stakeholders (HR personnel, users of the service, and the management team) and those
persons within or outside of the organization with expertise in the function. Before talks
are ever initiated with a vendor, the key goal is to define the scope of the service and the
performance metrics, which will be applied to measure success. The use of metrics will
be covered in greater detail below in respect to Service Level Agreements (SLAs).

Important to both parties in the transaction, is defining the kind of relationship, which
must be established for the arrangement to succeed. If the entire HR Dept function is to
be outsourced then it will be in the interest of both parties to enter into a long-term
relationship that will justify the up-front costs and investments that will be required of
each of them. This type of arrangement as previously mentioned is subject to the firms
particular circumstances, and will probably result in selecting either the BPO or PEO
alternative because of the broad scope of the outsourced service. For the buyer this type
of wholesale delegation is expensive, complex and risky. If it doesn’t work out, the
buyers will incur significant costs and, disruption to the business in replacing the vendor
or in bringing the function back in-house.

Typically, total outsourcing of a function is a major undertaking with broad implications
for both the buyer and vendor. In this situation the preferred relationship is one that is
more of a partnership, in the non-legal sense, where the parties view their interests as
mutually benefited by the relationship.

On the other end of the continuum is the outsourcing of processes, like payroll, which is
very specific and straightforward and can be executed on a short-term basis.
Normally, in the HR area, firms will retain part of the function in-house, and delegate
those functions to an ASP or BPO, which require major investments in technology or
software. An outside supplier whose core compency lies within function is better able to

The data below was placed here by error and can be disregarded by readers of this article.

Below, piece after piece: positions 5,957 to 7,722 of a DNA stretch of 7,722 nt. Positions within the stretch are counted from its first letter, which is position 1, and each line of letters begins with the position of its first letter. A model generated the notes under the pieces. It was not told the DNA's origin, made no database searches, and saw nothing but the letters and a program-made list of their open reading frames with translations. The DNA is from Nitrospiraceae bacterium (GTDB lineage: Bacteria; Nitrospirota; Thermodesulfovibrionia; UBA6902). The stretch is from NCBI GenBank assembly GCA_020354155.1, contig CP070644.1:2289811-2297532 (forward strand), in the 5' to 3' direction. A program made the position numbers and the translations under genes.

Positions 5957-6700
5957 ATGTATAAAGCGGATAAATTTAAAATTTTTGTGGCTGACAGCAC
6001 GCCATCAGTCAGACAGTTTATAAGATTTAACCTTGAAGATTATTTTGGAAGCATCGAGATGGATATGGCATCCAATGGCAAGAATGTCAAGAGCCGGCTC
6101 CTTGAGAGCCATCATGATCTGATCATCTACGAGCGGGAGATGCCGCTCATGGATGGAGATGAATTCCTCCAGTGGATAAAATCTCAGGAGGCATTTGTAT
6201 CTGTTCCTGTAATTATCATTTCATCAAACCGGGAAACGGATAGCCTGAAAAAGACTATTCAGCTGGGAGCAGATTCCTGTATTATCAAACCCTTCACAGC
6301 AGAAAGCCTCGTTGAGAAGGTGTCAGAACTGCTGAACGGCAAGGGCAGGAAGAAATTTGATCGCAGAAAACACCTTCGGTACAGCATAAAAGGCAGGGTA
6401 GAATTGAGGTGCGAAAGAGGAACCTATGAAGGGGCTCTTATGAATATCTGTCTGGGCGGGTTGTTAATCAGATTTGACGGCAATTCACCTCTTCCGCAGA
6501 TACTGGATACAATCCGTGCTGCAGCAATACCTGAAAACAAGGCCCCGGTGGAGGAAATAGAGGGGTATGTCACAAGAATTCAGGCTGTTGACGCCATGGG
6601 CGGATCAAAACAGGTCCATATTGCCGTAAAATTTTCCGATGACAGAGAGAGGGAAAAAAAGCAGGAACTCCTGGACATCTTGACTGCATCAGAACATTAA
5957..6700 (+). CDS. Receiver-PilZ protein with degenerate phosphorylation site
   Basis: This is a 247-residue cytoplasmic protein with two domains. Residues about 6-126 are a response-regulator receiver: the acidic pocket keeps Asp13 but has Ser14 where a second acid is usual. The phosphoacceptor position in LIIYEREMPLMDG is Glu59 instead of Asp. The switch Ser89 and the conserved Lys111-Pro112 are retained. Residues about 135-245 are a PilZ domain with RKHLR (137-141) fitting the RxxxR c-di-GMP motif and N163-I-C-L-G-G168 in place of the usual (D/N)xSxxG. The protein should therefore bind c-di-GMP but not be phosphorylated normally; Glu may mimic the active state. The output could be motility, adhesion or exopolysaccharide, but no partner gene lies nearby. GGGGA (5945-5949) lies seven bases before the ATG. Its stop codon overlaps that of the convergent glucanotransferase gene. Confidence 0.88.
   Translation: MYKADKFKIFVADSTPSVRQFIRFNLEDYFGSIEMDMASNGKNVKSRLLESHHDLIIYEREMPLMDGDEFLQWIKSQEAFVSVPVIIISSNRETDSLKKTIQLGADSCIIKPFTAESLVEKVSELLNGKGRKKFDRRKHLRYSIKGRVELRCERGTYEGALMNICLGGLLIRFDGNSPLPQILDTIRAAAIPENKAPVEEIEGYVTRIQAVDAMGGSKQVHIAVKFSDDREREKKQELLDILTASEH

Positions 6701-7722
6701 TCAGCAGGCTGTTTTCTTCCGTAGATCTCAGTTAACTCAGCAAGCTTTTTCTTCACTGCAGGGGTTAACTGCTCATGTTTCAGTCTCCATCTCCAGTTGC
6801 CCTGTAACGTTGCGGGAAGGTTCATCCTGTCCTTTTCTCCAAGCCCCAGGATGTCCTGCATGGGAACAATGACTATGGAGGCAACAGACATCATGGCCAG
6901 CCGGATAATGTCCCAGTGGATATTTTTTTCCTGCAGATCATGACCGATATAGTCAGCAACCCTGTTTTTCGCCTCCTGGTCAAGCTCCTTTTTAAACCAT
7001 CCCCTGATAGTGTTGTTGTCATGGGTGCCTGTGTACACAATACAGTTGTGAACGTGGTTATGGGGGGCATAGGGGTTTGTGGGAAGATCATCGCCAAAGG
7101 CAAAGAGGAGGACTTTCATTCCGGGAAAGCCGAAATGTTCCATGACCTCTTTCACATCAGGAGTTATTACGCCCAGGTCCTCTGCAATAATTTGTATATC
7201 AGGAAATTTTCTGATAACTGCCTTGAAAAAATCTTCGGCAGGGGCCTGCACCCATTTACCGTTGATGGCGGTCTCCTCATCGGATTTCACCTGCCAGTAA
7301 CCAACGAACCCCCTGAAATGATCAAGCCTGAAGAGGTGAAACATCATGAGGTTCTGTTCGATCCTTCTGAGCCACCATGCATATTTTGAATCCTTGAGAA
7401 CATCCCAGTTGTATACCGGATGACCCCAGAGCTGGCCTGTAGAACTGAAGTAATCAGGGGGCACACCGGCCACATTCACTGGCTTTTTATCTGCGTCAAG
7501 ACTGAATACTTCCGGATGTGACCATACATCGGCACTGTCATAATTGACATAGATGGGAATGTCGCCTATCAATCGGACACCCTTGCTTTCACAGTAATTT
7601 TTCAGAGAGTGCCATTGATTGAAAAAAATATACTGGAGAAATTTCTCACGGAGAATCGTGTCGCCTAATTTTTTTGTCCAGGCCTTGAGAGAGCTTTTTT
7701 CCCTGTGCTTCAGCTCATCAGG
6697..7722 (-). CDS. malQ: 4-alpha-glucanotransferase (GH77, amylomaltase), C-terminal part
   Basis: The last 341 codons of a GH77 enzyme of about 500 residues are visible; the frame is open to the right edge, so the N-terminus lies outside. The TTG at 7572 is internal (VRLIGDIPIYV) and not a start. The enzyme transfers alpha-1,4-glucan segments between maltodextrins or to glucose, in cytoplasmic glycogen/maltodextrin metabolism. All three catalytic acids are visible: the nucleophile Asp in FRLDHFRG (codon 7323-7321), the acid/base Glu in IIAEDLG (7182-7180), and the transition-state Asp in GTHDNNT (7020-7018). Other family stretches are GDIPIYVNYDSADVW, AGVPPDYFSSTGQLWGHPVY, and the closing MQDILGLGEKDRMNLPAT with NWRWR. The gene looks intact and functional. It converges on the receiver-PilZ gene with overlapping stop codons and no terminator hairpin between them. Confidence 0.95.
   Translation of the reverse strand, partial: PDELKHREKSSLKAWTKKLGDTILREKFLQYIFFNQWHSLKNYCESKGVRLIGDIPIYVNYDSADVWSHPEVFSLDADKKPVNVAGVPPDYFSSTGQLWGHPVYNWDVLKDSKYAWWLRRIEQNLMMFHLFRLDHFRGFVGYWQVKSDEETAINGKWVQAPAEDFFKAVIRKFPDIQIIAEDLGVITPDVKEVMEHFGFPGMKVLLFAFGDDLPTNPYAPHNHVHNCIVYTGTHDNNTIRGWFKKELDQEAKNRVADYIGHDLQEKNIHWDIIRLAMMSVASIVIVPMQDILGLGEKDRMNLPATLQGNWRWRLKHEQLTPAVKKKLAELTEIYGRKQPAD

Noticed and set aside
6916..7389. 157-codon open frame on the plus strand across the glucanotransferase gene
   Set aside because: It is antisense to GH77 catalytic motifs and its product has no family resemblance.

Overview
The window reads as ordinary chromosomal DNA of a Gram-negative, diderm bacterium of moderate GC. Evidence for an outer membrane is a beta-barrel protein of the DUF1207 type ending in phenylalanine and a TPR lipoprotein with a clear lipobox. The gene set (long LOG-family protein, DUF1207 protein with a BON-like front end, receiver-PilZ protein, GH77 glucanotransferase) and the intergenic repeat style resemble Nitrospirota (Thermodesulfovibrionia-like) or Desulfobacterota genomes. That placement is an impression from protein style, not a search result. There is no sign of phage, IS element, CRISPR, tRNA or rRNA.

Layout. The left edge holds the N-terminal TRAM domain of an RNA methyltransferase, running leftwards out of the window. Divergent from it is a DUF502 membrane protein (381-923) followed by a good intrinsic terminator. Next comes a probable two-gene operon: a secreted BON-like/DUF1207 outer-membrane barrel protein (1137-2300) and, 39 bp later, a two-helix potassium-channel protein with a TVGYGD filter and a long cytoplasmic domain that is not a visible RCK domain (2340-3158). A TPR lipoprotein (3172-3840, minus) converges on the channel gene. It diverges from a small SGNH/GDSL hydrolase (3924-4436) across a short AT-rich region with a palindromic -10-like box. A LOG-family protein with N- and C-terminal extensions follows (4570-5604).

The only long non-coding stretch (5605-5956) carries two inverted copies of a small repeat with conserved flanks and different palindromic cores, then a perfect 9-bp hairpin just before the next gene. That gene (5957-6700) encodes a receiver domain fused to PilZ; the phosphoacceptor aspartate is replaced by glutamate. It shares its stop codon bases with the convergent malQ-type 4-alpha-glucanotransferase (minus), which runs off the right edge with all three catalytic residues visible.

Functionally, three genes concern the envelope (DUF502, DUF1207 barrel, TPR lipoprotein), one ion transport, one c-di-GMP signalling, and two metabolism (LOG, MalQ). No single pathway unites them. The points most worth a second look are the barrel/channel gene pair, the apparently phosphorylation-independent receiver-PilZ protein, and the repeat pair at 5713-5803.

absorb the costs, based on economies of scale. This type of arrangement will generally
result in an intermediate term relationship where the parties will have to develop close
collaboration but will not have to incur the high costs, and investment of resources
required in a long-term relationship.

Partnership arrangements require provisions that maximize the flexibility of the vendor in
performing the service. Typically because such relationships are appropriate in contracts
with long terms of duration, typically five to seven years, and complex service
arrangements, the approach ought to be less prescriptive with respect to the scope and
level of service.
In shorter-term arrangements more typical of supplier/purchaser relationships, contracts
need to be more prescriptive in defining the scope of the services and the client
requirements.

Generally contracts ought to build in some level of flexibility to allow for changes in:

business circumstances,
technology
and the needs of the buyer.

Transfer of Personnel and Assets:

Outsourcing arrangements may require the transfer of assets and personnel to the vendor.
Defining the terms covering the transfer of affected personnel will generally have
important implications for the buyer and its employees with respect to employment or
employment rights. When wholesale outsourcing of groups or functions occur, it is
important for firms to take measures to preserve the general morale, of those remaining
and communicate openly and honestly with those persons transferred under the
outsourcing agreement. Contract terms need to address how the outsourcing of the
function and subsequent transfer will affect benefits, pensions and pay of personnel
moved to the service provider. Consideration should also be given to the rights, if any,
the transferring firm may have to either enforce special terms affecting transferred
employees or the right to retain these employees in the event of contract termination.
With respect to equipment and other assets, terms governing the use by the vendor of any
equipment made available to it by the buyer should specify rights of ownership and other
matters related to the transfer of equipment or other items of value.

Defining the rights to intellectual property (IP) is critical in all outsourcing agreements.
Typically the vendor will want to retain rights in any IP developed by it in the course of
the arrangement. The thought being that it is providing a service and not being paid to